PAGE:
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Most Linux distributions include a full suite of applications, such as a word processor, the X Window graphical interface, and source code compilers. Additionally, most Unix applications that comply with the POSIX standard should run on Linux with little or no modification.


Because Linux is a flavor of Unix, it comes with network support for TCP/ IP. In particular, Caldera’s OpenLinux is making its mark in the networking world. OpenLinux was developed for corporate networking, so it supports multiple protocols (including PPP [Point-to-Point Protocol], AppleTalk, IPX, and SMB). It also includes support for integration with other network operating systems.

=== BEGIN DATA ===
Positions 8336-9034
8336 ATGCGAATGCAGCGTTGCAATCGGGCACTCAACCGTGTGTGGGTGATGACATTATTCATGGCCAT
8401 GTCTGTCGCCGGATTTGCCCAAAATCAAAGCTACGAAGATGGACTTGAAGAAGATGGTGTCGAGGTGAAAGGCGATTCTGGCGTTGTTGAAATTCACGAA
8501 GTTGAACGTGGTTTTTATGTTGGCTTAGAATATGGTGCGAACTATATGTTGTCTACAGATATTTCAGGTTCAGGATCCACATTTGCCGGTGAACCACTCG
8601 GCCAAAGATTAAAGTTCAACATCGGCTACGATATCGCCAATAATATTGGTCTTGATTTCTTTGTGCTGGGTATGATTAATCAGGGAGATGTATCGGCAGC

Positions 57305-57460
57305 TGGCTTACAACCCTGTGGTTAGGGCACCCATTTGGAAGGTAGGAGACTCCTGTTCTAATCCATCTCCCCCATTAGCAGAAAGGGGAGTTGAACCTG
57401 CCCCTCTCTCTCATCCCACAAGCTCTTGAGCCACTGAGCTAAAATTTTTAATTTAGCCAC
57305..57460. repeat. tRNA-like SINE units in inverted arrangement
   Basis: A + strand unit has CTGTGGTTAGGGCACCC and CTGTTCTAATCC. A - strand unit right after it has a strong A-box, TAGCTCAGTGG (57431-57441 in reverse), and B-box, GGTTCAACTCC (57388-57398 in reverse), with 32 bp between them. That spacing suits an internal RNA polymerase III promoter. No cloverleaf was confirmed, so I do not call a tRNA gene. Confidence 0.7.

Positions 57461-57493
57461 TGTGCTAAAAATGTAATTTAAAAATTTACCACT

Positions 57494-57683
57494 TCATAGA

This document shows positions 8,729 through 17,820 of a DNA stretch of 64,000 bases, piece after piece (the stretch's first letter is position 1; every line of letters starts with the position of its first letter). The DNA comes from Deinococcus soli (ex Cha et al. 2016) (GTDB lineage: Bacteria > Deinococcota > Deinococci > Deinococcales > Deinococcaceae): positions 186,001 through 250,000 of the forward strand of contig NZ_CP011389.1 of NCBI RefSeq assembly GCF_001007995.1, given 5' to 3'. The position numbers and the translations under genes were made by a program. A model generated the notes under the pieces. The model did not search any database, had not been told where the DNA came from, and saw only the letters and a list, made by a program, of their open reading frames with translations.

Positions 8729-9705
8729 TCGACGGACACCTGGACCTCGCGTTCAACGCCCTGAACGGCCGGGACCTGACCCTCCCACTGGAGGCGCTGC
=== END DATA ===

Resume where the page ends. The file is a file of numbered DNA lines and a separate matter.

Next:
For more detailed information on Linux, as well as locations to download Linux, check out www.linux.org.



Two other distributions of Linux should be noted: Red Hat and Slack-ware. Red Hat Linux is the most portable version of Linux, with code that runs natively on the Intel, Alpha, and SPARC processors. The Slackware distribution was specifically designed for the Intel platform and, as such, supports many PC hardware devices, including Ethernet and multiple (up to 16) processors.


For a list of the various English Linux distributions, check out www.1inux.org/ dist/english.html.


The Santa Cruz Operation (SCO), in California, makes two main flavors of Unix: OpenServer and UnixWare. OpenServer is considered the Intel Unix flavor of choice because it is robust and scalable. Corporate networks are favorably inclined toward OpenServer because SCO provides excellent support for its product.


In 1997, Novell sold its Unix product, UnixWare, to SCO. The distinguishing feature of this product is its interoperability with Novell-based networks. Additionally, it is easy to install and administer.

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